The withdrawal of post-confirmed Americans especially Caucasian men poses a risk of slowed-down economy and motivation. According to Cooke, decisions by such men to drop out of the program are a breach of commitment to the excellence of the American people (594). Ideally, several challenges create such dropouts among the male community ranging from poor financial background to change of allegiance. City year offers various specially designed community services that reduce the rate of high school dropouts. This paper illustrates certain ways to sustain Caucasian males from dropping out of the program using cost-effective means.
One particular way to enhance Caucasian men’s involvement in the program is through a unilateral focus on participant goals. In certain cases, these volunteers often participate in the program based on the mere acquisition of skills. From such evaluations, these participants ought to have a clear understanding of their involvement as well as the benefits therein. In many instances, the City year program has embarked on strategies and models that focus more on the target groups without any special emphasis on the special agents. Such instances and models often create a robotic partner in the fulfillment of a project, which culminate in disillusionment and the subsequent connection from the program drivers. One way to enhance efficiency and commitment would be to dwell on a multifocal aspect of strategy that covers both the interests of the students and partners in the program.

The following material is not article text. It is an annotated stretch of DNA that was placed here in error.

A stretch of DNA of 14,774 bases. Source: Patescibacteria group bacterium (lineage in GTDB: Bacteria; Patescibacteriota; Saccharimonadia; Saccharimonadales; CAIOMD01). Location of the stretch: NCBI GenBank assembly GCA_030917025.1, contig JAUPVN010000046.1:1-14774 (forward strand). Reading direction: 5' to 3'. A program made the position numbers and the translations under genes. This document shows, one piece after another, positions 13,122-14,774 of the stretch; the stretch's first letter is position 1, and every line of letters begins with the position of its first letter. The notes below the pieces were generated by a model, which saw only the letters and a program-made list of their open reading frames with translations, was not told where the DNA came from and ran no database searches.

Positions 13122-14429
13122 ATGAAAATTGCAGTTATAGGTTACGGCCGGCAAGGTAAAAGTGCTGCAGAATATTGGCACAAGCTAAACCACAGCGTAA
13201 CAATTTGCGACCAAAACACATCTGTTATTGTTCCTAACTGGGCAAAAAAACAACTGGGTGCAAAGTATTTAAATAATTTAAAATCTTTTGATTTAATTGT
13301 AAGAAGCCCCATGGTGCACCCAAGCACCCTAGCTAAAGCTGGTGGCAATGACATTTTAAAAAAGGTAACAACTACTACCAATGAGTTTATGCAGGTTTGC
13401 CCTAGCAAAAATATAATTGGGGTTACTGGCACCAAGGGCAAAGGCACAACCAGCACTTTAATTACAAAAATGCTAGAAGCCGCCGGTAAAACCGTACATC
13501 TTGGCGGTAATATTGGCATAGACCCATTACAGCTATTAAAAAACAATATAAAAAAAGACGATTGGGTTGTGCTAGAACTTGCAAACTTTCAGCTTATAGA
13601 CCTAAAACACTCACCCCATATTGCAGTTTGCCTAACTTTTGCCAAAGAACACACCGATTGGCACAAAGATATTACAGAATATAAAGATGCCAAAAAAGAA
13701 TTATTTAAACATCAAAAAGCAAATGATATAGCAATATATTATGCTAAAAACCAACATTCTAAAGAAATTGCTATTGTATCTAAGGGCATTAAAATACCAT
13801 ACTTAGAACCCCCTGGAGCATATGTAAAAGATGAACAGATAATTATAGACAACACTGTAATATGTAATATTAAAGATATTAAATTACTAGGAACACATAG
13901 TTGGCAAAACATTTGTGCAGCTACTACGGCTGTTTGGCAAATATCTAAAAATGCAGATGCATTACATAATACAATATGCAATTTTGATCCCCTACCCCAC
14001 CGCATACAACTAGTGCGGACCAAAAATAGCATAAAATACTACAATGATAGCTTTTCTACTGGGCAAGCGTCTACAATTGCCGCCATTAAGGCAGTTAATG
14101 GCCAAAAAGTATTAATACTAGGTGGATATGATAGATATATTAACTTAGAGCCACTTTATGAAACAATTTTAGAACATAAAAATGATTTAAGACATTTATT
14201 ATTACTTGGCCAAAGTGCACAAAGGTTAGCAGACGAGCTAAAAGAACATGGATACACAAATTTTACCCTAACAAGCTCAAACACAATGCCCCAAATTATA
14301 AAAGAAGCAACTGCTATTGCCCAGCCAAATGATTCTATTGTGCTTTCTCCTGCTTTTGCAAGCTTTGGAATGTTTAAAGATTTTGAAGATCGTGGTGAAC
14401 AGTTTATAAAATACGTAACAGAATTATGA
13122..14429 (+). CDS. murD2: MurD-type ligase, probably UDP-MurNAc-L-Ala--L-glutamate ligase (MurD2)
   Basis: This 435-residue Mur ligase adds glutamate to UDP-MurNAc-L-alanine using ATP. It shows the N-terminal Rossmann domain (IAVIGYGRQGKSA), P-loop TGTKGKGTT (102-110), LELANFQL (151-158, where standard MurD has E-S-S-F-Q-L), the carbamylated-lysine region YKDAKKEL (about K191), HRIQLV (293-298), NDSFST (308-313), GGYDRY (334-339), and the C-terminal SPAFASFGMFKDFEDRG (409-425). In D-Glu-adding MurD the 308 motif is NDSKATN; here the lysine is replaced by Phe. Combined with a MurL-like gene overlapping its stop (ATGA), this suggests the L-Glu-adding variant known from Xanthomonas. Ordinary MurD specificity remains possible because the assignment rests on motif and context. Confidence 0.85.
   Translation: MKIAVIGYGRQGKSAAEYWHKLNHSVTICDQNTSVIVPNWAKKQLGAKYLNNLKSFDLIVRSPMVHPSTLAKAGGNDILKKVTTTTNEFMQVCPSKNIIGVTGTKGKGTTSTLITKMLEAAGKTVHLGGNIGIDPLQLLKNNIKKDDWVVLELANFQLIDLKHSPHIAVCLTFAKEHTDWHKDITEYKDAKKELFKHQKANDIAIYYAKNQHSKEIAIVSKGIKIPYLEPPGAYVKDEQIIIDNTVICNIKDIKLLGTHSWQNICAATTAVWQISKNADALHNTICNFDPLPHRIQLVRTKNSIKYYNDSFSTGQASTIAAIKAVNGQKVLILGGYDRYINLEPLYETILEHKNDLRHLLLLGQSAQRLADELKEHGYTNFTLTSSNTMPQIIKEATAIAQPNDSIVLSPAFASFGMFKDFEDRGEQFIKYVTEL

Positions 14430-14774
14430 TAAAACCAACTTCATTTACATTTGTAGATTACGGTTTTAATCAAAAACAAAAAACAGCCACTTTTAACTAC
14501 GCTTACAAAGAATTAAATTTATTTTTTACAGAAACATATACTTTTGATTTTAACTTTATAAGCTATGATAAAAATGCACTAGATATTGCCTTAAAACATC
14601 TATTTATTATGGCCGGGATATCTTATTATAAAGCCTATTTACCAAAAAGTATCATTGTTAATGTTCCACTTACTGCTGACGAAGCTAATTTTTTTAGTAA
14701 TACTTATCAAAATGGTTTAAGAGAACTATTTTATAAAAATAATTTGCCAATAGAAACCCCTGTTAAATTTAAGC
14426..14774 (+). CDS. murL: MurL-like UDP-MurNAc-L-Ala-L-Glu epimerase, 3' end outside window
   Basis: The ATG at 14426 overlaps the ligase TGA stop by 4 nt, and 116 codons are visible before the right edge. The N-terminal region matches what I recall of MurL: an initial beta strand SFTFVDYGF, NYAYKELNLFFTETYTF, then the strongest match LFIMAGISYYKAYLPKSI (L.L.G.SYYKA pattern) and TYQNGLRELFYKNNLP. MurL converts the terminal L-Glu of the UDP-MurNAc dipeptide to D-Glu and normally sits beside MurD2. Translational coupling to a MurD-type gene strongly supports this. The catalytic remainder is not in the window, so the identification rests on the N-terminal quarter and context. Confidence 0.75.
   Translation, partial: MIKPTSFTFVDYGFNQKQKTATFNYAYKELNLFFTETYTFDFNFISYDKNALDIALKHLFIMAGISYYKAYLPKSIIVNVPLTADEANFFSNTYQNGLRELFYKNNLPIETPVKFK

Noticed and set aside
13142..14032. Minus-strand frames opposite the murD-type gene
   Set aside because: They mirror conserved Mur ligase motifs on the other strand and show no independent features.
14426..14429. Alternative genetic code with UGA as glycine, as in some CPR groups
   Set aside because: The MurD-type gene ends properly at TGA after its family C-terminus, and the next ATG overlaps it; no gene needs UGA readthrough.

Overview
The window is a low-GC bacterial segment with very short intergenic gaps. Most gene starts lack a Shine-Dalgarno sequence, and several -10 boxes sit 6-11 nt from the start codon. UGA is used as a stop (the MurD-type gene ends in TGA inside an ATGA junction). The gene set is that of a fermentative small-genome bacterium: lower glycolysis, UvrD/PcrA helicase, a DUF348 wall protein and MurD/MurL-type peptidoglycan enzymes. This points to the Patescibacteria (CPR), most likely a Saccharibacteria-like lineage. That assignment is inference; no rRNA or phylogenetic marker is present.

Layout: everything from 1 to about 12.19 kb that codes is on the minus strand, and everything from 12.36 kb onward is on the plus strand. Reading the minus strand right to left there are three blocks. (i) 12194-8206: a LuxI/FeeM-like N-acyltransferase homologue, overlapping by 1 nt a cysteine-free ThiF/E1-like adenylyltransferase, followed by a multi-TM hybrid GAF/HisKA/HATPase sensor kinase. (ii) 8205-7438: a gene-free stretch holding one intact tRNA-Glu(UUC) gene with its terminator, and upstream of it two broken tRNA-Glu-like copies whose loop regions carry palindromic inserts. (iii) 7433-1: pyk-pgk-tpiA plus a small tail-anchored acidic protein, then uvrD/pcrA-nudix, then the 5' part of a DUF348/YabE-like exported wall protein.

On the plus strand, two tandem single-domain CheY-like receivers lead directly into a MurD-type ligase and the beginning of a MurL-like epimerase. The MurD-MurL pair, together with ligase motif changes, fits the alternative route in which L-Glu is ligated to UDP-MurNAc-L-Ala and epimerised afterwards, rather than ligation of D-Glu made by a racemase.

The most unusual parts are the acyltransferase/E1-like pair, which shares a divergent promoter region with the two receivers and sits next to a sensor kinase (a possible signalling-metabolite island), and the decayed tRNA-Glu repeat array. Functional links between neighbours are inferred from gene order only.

Secondly, enhancing sustainability can also focus on a double edge remuneration system. Such a system involves bilateral benefits in the process of attaining the program objectives. The partners, including Caucasian men, would be subjected to subtle remuneration and allowances that enhance their involvement. However, this comes at a condition of active involvement in profitable community services such as service and innovation orientations. The group will therefore build encouragement and drive from the mere element of a retributive factor at the program completion. This element also covers partners who dwell from poor backgrounds and circumstances.
Lastly and most importantly, the group formation among such programs always enhances cooperation and belonging. An ideal program should have miniature groups of common interests and activities that enhance the group’s influence after service. Research from Rovai (2) proves that group influence contributes immensely to commitment creation and enhancement. Groups such as these should adhere to certain professional classics to avoid creating demarcations within the program. For instance, group members could belong to a baseball team that enhances their synergy and bonding strategies. Such factors will ensure that the Caucasian men find more relative nuances that create a pact of commitment and service.
In conclusion, commitment to any program requires combined efforts from the program directors and other stakeholders. The process is similar to many groups. Therefore, enhancing cooperation and mutual drivers from the partner contribution is a critical factor. Ideally, retaining the Caucasian men in the program requires a focus on their goal of pre-involvement, which should determine their areas of expertise and participation. Secondly, bilateral remuneration also enhances cooperation amidst active service delivery. Lastly, group influence forms a significant way to sustain commitment and build trust. Through groups, participants who share common interests and goals often find avenues to share and enact mutual trust and collaboration in service delivery.
Cooke, William N. “Employee participation programs, group-based incentives, and company performance: A union-nonunion comparison.” Indus. & Lab. Rel. Rev. 47 (1993): 594.
Rovai, Alfred P. “Building sense of community at a distance.” The International Review of Research in Open and Distance Learning 3.1 (2002).